For many soon-to-be moms, and even for many women who have been through it before, the joy of pregnancy is tempered by the torment of back pain. About 50 percent to 70 percent of women suffer from lower back pain during pregnancy, studies show. Factor in that about 4 million babies are born in the U.S. each year, and that’s a lot of pain.
Fortunately, there are safe solutions for pregnancy back pain relief. From practicing better posture, to getting the right kinds of exercise, to incorporating ergonomic seating for lumbar support, potential remedies that don’t include medication are plentiful.
The back pain associated with pregnancy often stems from weight gain, a change in your center of gravity, and/or the fact that your hormones are directing the ligaments in your pelvic joints to relax. That causes those ligaments to become shorter, tighter and weaker.
Preventive action can reduce the incidence or severity of pregnancy-related back pain. Experts say that even before pregnancy, women should educate themselves on maintaining proper posture, how to lift weights without stressing their back muscles, and how to use the proper cushions, beds and ergonomic seats.
While these measures can help, preventing pain completely isn’t always possible. While this discomfort is a reminder that there’s a baby growing inside, it’s a reminder not worthy of celebration.
If you have severe back pain that lasts more than two weeks — or is accompanied by vaginal bleeding, fever, or burning during urination — consult your health care provider.
With all of this in mind, here are some of the top solutions for how to relieve back pain during pregnancy, and why each helps you avoid back pain. As always, consult your obstetrician/gynecologist before beginning any activity while pregnant.
Practice Good Posture
Why this helps: With a growing belly, you tend to lean backward to compensate for the change in your center of gravity, putting extra strain on your spine. Standing up straight, sitting up straight, taking breaks, not carrying other children on your hip, and engaging your core muscles as much as possible all can help you reduce the strain. Bonus: Proper posture aids the actual birth, as it helps your baby align in a better position.
Consider Wearing Low Heels a Shoo-in
Why this helps: Flats provide no arch support. High heels are high-risk, as they push your balance further forward, add your pregnancy weight to your lower spine and hip joints, and accentuate the curve of the spine in the lower back. That leaves low-heeled shoes with built-in arch support or an orthotic insertion, both of which distribute your weight more effectively.
Incorporate Ergonomic Seating
Why this helps: Stand up to back pain by sitting in an adjustable ergonomic chair that provides lumbar support, such as those designed by Concept Seating. An adjustable chair allows optimal posture and specifically fits your spine and your lower back’s inward curve.
Wear a Maternity Support Belt
Why this helps: This undergarment boosts your belly, reducing the strain on your lower back and pelvic girdle.
Adjust Sleeping Position
Why this helps: Sleeping on your side, with one or both knees bent, and with support pillows between your knees, under your belly and behind your back could be the answer to your dreams, as they help prevent your spine from sagging. A firm mattress is a must.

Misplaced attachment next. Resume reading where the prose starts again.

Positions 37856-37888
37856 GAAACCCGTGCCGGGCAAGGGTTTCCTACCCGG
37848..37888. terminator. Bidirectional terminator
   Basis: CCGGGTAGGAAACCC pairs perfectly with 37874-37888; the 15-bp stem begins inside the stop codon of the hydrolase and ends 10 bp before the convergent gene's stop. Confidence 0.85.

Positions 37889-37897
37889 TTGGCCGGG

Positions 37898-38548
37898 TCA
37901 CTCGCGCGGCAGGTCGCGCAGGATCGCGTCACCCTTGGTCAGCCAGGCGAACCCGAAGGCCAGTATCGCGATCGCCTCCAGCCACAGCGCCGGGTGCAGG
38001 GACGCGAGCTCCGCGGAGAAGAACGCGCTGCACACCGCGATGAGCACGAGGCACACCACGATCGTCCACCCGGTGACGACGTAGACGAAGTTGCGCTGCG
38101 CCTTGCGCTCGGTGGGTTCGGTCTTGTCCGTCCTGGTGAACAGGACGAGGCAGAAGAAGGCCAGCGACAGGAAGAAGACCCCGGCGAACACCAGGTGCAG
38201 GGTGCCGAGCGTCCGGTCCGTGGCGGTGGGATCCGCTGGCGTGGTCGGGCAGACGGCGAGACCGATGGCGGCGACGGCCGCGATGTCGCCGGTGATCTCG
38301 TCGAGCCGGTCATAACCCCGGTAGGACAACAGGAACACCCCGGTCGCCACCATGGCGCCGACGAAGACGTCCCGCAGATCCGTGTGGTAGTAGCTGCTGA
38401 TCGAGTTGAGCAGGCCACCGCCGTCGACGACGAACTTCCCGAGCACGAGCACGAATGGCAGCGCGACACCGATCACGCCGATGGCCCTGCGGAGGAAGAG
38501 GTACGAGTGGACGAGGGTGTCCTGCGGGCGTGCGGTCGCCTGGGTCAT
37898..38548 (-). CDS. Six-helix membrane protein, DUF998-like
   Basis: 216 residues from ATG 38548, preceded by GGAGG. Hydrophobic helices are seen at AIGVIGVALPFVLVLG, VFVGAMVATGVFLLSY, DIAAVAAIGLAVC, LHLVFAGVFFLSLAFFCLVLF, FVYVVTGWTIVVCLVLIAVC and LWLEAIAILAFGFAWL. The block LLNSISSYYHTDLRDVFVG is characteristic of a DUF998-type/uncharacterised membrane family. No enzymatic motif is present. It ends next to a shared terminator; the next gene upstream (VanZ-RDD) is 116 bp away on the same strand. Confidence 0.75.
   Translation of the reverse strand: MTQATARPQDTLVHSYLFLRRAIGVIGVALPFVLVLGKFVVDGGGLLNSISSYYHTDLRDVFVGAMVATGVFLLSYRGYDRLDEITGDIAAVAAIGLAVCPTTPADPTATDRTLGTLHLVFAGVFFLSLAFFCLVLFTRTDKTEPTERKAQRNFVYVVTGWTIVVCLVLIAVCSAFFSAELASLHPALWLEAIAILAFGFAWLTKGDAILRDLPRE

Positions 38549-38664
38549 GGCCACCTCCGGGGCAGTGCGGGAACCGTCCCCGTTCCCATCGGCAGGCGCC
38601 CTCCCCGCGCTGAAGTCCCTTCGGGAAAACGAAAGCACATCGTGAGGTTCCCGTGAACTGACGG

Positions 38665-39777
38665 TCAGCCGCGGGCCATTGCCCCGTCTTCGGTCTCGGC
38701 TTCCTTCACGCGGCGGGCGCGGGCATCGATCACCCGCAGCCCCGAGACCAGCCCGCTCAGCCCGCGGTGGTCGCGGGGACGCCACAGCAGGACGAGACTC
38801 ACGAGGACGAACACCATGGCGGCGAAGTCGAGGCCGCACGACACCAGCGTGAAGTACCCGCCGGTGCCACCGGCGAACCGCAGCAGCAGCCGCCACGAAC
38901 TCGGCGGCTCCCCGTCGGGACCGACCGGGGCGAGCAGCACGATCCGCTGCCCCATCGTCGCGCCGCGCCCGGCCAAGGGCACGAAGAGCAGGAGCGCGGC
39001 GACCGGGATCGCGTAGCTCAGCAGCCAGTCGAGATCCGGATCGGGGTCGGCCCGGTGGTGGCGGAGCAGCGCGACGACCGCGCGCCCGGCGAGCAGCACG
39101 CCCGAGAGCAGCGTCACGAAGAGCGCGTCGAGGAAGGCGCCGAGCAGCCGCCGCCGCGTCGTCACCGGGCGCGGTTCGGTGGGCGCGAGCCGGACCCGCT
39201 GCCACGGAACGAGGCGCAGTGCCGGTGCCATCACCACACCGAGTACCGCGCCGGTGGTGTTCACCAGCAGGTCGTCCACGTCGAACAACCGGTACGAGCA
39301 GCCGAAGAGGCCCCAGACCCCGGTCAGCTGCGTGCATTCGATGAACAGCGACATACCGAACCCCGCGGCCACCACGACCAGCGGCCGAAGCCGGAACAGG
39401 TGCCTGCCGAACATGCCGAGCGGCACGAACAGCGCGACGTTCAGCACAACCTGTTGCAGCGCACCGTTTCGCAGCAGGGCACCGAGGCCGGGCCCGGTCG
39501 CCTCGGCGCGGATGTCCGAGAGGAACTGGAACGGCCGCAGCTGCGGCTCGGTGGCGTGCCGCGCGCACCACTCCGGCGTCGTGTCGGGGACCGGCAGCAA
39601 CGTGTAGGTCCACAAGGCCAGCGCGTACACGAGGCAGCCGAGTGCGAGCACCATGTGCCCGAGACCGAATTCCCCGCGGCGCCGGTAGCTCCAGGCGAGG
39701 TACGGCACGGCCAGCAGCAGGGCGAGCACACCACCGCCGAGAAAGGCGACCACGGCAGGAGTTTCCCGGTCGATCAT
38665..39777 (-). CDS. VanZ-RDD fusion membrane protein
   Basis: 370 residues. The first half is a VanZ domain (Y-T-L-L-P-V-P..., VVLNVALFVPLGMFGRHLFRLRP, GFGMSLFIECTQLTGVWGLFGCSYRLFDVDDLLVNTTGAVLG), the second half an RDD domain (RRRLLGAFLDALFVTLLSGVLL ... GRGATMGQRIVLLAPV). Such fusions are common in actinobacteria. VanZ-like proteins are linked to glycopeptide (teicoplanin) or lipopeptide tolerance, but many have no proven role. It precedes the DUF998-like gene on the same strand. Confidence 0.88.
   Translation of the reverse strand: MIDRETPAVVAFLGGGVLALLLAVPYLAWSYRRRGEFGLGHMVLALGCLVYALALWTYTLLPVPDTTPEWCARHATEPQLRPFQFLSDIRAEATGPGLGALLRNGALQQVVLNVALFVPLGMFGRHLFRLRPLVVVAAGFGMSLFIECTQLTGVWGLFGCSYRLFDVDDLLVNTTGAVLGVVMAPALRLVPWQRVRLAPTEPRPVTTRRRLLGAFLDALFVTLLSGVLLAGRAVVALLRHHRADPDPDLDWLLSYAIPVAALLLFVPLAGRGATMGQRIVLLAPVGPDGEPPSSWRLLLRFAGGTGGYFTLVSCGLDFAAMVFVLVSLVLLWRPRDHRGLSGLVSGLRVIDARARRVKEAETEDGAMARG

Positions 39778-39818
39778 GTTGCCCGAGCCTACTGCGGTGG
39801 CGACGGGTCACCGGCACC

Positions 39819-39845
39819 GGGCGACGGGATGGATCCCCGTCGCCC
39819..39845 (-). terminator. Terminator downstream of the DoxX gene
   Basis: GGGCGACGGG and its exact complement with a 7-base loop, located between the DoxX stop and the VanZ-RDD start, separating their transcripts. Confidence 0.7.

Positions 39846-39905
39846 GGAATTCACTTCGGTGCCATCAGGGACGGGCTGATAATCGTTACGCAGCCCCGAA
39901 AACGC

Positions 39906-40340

Heat Up and/or Cool Down
Why this helps: Applying a heating pad or ice pack could help increase blood flow to the area, and reduce inflammation and its accompanying pain.
Get a Therapeutic Massage
Why this helps: As pregnancy strains your posture, your muscles may knot. A massage therapist who is certified to perform prenatal massage will be familiar with the normal problem areas, but any massage can be beneficial and also provide stress relief.
Why this helps: Keeping your back muscles strong will help prevent muscle strain, but don’t overdo it. Use a resistance band or very light dumbbell and work your core and leg muscles. Walking and doing planks are less strenuous options.
Practice Yoga and/or Gentle Stretching
Why this helps: Yoga focuses on improving strength and flexibility, including by using poses such as pelvic tilts that can help prevent or treat back pain. A prenatal yoga class may include pose modifications that keep you from lying on your back. Bonus: Yoga can reduce emotional stress, using mindful breathing exercises.
Why this helps: Congratulations, it’s a buoyancy factor. Less gravitational pull in the water means the weight is off your lower back. Plus, doing the backstroke reduces the pull on your shoulders; doing the breaststroke strengthens your back and chest muscles; and the frog kick forces you to stretch your lower back.
Consider Alternative Therapies
Why this helps: Acupuncture uses small needles to stimulate specific pressure points that correspond with various bodily systems, and some studies show it is more effective than medications or physical therapy at treating chronic back pain. Chiropractic treatment can be used to manipulate and align the spine, and physical therapy offers similar benefits. Relaxation techniques such as meditation may reduce anxiety and thus relieve some muscle spasms, and can be practiced anywhere at any time.
Lift Objects Properly
Why this helps: When you have to reach down to pick up something, lifting with your legs, not your back, keeps you from putting extra strain on back muscles. Don’t bend at the waist — and get help when lifting larger objects.
Trying these solutions should alleviate the lower back pain that accompanies many pregnancies.
For help incorporating ergonomic seating as one of your solutions, contact Concept Seating today.